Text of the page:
Spending the entire day in the kitchen is a luxury I truly relish. It’s my chance to play with food, get creative and have fun. Plus, I find it very therapeutic and a wonderful way to relax and unwind from the stress of the workweek.
One thing I have wanted to devote some time to is to learn how to make is multi-colored pasta. I admit this is an indulgent undertaking as coloring the pasta adds little to no flavor, but I love how colorful it looks. I strive to make dishes that are not only tasty, but also visually appealing. Yes, I could have made the ravioli with plain dough, but how much more festive and attention grabbing is this colored pasta? And, isn’t appropriately reminiscent of the Italian flag?
The recipe I adapted to make this pasta is from the blog, Home Cooking in Montana. (Isn’t the ravioli Ellie made is stunning?) Unlike that recipe, I used two different methods to apply color to the basic pasta dough. I did not have beet powder so I had to use beet purée to make the red pasta. I boiled one small beet until tender, peeled and puréed it, and whisked about 2 teaspoons of it with the egg I used to make the pasta dough. I had to add a little more purée as I kneaded the dough to achieve the exact shade of red I wanted. Start with just a small amount of color since it’s easy to add more, if needed. For the green pasta, I incorporated almost a whole tablespoon of spinach powder – dried ground spinach, which, is made primarily for coloring pasta – into the flour I used to make the pasta dough.
Since this was my first attempt and I wasn’t sure how easily the colors would incorporate into the dough, I made three separate batches, instead of one batch as directed in the original recipe. I made one full recipe of plain pasta dough and half recipes of each of the two colors. Making these striped pasta turned out to be fairly easy, but took a little time and patience. First, I rolled each batch of dough to about ¼” thickness using a rolling pin, then stacked them on top of each other. As you can see, the thickness of the dough at this stage determined the width of the colored stripes in the finished pasta.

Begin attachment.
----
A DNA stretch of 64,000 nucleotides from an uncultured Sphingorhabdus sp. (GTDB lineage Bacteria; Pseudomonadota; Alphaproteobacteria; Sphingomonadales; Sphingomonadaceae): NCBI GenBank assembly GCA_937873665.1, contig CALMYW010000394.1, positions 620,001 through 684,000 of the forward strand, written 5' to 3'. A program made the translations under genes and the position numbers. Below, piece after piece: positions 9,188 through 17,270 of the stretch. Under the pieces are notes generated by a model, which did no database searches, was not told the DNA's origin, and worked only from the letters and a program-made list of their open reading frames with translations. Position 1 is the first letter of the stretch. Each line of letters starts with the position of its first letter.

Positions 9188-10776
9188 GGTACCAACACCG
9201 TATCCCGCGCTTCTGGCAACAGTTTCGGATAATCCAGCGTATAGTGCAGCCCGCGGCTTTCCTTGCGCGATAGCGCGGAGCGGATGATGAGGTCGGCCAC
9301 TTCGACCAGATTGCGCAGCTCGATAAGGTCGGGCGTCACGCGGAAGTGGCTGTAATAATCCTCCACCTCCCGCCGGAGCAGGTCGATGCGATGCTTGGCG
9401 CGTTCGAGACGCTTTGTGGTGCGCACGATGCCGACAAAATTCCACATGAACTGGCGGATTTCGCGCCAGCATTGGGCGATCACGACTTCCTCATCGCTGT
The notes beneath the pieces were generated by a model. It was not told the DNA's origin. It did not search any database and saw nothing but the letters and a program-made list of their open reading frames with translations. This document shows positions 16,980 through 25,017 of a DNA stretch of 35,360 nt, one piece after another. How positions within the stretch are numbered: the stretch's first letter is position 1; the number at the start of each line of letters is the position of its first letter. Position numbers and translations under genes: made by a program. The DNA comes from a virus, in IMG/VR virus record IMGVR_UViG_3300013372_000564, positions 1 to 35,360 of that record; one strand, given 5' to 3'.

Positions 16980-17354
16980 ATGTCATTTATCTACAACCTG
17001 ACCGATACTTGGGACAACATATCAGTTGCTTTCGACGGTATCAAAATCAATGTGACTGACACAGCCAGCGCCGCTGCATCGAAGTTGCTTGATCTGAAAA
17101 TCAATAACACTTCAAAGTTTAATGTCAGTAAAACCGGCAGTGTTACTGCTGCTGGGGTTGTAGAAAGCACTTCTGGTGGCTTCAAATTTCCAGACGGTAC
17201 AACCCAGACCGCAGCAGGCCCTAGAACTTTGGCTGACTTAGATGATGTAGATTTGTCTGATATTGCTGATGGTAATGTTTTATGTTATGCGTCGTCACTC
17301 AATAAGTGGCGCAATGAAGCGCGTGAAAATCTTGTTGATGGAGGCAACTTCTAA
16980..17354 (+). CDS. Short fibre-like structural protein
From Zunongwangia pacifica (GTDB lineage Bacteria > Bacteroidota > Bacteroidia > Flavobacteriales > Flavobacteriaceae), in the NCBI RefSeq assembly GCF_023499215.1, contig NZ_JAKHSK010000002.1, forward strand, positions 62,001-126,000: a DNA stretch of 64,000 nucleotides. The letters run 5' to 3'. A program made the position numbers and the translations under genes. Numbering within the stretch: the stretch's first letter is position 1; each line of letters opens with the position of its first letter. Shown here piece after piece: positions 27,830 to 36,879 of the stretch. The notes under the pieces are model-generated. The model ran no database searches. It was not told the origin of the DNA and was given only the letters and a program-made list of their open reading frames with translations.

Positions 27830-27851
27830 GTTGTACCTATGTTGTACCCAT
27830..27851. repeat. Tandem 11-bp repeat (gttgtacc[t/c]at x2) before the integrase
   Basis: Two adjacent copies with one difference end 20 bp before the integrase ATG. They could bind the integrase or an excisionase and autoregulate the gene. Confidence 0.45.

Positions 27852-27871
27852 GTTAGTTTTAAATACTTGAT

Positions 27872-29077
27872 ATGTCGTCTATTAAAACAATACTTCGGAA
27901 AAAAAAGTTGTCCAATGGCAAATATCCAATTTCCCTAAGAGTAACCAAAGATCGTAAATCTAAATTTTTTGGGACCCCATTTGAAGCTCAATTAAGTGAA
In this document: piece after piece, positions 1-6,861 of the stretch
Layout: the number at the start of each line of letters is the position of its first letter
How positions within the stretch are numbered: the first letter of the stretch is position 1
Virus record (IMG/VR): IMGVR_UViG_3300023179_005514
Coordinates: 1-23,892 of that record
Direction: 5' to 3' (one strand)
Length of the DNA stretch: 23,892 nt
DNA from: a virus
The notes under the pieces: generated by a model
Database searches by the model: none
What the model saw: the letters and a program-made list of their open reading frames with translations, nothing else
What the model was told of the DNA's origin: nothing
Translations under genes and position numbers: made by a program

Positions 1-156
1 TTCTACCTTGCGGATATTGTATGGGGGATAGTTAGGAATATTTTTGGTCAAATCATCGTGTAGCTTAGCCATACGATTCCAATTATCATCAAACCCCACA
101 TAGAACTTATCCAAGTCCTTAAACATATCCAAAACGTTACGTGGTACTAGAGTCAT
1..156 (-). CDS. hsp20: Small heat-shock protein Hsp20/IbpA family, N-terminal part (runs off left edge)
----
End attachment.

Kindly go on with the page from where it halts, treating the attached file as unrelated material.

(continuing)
Next, I sliced a piece from the stack about 1/8″ thick and ran it through the pasta machine several times at progressively narrower settings. The dough in the foreground of the photo above is the result after one pass through the machine at its widest setting. From there I rolled the dough twice at each setting, making the dough thinner and longer after each pass. I stopped at the second to last setting because I didn’t want the dough to be too thin and fragile.
I love the consistency of this dough. It came together well and had a nice smooth feel. In addition to the ravioli, I was also able to make some beautiful fettuccine.
Aside from using puréed beets instead of beet powder and making three separate batches, I followed Ellie’s recipe exactly as found in her blog, Home Cooking in Montana, so I won’t be reprinting it here. Thanks for sharing your recipe, Ellie!
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